Asia-Pacific Markets

Tech Stocks Lift Markets, Japan Gains Almost 3%

Asian stocks rose Friday, with Japan's Nikkei closing almost 3 percent higher, led by chipmakers on expectations a slump in the sector may soon end, while oil prices retreated after testing a record high above $112 a barrel.

The euro inched higher against the dollar, but stayed well off its all-time peak hit on Thursday after European Central Bank President Jean-Claude Trichet expressed concerns about excessive volatility in foreign exchange markets.

Chipmakers in Wall Street had gained on Thursday after Banc of America Securities upgraded the U.S. semiconductor sector, saying a modest inventory buildup has eased, and predicting a bottom for the sector could be near.

Asian chipmakers such as Hynix Semiconductor had already rallied on Thursday following announcements including from Japan's Elpida Memory that it would raise prices for some of its memory chips.

A man uses his mobile phone in front of electronic stock boards at the Australian Securities Exchange (ASX Ltd.) headquarters in Sydney, Australia.
Ian Waldie | Bloomberg | Getty Images

Tokyo's Nikkei 225 Average rose 2.9 percent, with Fast Retailing jumping on a profit outlook upgrade. Japan's second-largest bank Mizuho Financial Group extended gains after disclosing additional subprime-related trading losses, with investors seeing negative news having run its course at least for now.

Seoul stocks closed up 0.85 percent with gains by chipmakers outweighing a 5 percent fall in LG Display, which was hurt by competition worries despite its solid earnings on Thursday.

Australian shares eased 0.1 percent, as Tabcorp and Tatts Group slid on the loss of a key market for their slot machines, while weaker oil and metals prices pressured resource
firms. But financial firms such as Australia and New Zealand Banking Group recovered from a recent sell-off, keeping a lid on losses.

Hong Kong's Hang Seng Index climbed nearly 2 percent, tracking gains in overseas markets, with financial plays leading as Chinese banks flagged rosy profit forecasts.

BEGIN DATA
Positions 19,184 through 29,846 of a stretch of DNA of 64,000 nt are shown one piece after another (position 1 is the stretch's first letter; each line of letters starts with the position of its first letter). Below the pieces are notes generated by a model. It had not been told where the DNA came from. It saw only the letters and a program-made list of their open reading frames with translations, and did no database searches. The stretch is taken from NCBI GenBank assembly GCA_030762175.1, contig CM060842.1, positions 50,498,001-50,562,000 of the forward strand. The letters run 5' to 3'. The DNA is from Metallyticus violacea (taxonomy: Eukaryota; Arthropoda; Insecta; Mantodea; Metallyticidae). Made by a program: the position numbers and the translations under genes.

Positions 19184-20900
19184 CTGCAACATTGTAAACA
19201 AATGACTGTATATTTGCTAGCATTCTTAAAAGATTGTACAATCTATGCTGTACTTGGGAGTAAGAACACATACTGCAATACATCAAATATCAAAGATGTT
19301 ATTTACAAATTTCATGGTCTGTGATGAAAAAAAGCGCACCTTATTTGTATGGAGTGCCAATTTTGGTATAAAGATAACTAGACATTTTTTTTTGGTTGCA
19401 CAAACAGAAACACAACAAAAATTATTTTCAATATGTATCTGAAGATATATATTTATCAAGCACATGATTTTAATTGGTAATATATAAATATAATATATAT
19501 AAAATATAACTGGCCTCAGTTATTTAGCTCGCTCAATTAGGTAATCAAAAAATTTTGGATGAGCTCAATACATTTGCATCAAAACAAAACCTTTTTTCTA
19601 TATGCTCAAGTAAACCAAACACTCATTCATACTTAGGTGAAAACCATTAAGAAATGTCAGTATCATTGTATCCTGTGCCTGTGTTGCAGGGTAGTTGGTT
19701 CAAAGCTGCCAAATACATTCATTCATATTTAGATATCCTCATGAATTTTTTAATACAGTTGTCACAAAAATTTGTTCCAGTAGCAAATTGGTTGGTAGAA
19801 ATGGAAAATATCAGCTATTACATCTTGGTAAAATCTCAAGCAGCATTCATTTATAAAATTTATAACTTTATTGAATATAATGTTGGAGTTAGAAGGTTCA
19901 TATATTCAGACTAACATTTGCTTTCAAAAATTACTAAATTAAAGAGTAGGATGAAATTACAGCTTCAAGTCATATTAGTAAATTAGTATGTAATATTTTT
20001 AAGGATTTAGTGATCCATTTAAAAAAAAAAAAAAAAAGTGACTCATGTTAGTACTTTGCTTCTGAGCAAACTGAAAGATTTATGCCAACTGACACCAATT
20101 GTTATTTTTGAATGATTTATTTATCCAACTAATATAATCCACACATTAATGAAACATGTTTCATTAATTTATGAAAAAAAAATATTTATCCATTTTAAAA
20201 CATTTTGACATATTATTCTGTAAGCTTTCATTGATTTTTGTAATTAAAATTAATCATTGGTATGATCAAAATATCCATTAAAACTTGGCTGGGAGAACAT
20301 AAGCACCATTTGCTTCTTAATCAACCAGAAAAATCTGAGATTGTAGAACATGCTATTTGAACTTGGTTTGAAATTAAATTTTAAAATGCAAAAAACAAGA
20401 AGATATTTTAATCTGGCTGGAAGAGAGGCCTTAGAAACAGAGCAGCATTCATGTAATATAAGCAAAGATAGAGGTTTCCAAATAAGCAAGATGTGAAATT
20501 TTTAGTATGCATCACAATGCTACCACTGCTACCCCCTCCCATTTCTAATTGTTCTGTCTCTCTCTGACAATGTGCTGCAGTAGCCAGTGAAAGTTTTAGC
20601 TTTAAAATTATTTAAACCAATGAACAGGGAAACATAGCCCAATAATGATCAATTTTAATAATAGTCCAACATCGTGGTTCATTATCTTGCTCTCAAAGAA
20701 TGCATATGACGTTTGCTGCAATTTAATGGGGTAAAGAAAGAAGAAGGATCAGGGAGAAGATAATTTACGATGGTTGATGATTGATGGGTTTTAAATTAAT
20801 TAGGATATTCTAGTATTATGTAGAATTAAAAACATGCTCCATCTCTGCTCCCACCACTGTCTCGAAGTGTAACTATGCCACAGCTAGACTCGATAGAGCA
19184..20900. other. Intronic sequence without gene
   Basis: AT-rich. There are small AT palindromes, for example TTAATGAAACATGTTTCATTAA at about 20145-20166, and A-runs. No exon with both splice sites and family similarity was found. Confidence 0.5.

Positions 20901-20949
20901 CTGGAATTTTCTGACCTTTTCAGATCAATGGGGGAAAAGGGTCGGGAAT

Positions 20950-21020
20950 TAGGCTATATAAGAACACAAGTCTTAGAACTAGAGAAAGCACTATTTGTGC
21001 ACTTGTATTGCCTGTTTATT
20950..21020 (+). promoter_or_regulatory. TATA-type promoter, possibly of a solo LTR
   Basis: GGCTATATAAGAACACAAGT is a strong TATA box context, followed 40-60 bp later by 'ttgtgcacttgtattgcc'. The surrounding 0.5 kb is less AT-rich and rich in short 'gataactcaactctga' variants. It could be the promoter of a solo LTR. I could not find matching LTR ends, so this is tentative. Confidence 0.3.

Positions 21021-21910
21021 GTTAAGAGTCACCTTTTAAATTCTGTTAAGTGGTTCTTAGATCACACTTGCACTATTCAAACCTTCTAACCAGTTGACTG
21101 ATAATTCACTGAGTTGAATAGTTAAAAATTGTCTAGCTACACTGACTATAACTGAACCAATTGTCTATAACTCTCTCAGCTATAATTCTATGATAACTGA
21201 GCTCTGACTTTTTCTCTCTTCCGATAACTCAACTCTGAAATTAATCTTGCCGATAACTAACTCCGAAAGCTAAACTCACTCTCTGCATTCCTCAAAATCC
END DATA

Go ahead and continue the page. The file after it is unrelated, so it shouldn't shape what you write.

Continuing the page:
Investors will be cautious, however, as they await key economic data from China and quarterly results from major U.S. corporates next week to gauge the outlook for the global economy.  Chinese banks such as China Merchants Bank, jumped after they estimated sharply higher first-quarter earnings due to higher interest on consumer lending as Beijing grants lenders more flexibility in pricing loans.

Singapore's Straits Times Index was higher, with financial stocks like DBS Group moving forward. Cosco rose as much as 3.2 percent, as Credit Suisse said it expected the stock to outperform. Citi analysts had downgraded the stock to "sell" from "buy" and cut its share price target to S$2.70 from S$4.50, citing margin contraction and slowing order book momentum. But Credit Suisse disagreed and kept its "outperform" rating on Cosco with a target price of S$4.40 as it does not expect changes in its estimates based on the net change in Cosco's order book.

China's Shanghai Composite Index closed 0.6 percent higher, led by financials once again after China Merchants Bank made a strong estimate of first-quarter earnings. CITIC Securities shot up over 5 after estimating first-quarter profit more than doubled. It was suspended on Thursday for a shareholder meeting which approved a big 5 yuan per 10 shares dividend plus a 10 for 10 bonus issue of shares.